Black History: Special Delivery!!
John S. Rock was born to free parents in Salem, NJ. He began his professional career at age 19 working as teacher from 1844-1848. While still a teacher, he began studying medicine with two white doctors. Initially denied entry, he, was eventually admitted to American Medical College in Philadelphia, PA. Rock graduated from medical school in 1852. He also married Catherine Bowers in 1852. While attending medical school Rock maintained a dental practice and also continued to teach classes for blacks at a night school.
At the age of 27, Rock relocated to Boston, MA where he opened a successful medical and dental practice. As part of his medical practice He was hired by a group of abolitionists known as the “Vigilance Committee” to provide medical treatment to fugitive slaves. Working with enslaved fugitives, had a profound impact on Rock and he became a spokesperson and sought after speaker for the abolitionist cause. Rock challenged the U.S. government to end slavery and encouraged educated African Americans to use their skills and talents to assist their communities. In 1861, Rock became one of the first African Americans to be admitted to the Massachusetts Bar before the Civil War. He was then appointed as Justice Of The Peace for the City of Boston and Suffolk County. Rock was also instrumental in helping to organize the 54th Massachusetts Infantry Regiment which was the first officially recognized African American unit in the Union Army during the Civil War. Rock later championed equal pay rights for the 54th Regiment.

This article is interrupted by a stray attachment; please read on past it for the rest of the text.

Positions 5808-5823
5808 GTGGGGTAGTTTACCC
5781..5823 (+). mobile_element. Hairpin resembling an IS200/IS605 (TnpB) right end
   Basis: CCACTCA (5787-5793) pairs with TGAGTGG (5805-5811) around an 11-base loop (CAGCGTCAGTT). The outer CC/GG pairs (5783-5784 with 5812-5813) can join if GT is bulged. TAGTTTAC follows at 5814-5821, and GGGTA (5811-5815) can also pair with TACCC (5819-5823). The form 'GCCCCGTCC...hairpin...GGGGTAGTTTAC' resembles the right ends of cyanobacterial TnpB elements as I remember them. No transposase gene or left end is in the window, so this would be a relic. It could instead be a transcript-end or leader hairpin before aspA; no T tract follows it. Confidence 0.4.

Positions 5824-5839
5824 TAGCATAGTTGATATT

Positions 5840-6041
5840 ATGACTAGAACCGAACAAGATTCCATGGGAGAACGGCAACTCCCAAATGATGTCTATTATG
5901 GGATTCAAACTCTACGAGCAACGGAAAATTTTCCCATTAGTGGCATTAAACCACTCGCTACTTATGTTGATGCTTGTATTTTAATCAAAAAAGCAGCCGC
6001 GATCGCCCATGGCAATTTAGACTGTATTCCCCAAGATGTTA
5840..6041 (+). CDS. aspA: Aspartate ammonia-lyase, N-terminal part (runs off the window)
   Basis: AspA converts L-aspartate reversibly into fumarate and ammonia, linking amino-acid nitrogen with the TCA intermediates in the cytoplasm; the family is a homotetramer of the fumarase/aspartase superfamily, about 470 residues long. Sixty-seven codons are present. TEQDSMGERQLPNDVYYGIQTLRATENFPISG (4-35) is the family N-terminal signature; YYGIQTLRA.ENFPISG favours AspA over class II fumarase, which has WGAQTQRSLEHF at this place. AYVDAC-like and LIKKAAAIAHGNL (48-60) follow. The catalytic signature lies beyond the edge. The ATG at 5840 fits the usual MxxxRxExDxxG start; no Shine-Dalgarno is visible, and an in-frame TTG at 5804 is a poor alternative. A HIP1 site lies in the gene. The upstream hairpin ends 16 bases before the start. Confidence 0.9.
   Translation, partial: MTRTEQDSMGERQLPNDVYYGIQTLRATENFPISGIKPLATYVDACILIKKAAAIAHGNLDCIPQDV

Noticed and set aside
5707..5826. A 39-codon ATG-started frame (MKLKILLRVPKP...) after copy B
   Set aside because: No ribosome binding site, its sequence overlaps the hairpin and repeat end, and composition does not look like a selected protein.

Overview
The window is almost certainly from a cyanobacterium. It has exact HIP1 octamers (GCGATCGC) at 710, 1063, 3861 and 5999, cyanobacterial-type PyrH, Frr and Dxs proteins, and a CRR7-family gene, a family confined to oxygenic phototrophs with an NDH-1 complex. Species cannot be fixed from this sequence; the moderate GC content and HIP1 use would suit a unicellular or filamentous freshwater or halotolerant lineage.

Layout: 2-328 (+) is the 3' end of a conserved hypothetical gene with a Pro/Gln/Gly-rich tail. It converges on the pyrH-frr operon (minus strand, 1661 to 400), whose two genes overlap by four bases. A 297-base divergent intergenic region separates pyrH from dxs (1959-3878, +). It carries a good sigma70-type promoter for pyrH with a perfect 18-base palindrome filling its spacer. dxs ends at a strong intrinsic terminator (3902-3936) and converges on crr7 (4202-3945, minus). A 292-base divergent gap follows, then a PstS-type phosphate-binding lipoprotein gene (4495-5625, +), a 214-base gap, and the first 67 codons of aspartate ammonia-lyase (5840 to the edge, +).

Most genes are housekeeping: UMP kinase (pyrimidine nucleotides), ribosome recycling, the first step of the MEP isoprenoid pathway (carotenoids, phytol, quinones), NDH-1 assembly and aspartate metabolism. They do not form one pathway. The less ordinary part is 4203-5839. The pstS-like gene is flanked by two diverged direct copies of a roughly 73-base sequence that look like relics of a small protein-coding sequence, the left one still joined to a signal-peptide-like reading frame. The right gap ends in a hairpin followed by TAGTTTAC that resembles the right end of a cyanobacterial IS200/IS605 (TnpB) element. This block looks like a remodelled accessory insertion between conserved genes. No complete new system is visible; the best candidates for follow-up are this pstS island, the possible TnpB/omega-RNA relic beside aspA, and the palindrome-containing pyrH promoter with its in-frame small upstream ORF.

Rock, is perhaps best known for becoming the first African American lawyer to argue a case before the U.S. Supreme Court in 1865. During this time, his health began to deteriorate causing him to be unable to continue with his medical practice. Rock felt that he could receive better medical care in France and made plans to travel there in 1858. However, he was denied a passport by U.S. Secretary of State Lewis Cass. Cass sited the 1857 Dred Scott court decision, claiming Federal passports were evidence of citizenship and since African Americans were not citizens, Rock was unable to be issued a passport. The Massachusetts Legislature advocated on Rock’s behalf and, he was eventually issued a passport and traveled to France. French doctors recommended that Rock give up his medical practice and speaking engagements; which he did. Rock continued his abolitionist work. However, his health continued to deteriorate. Rock died in Boston on December 3, 1866.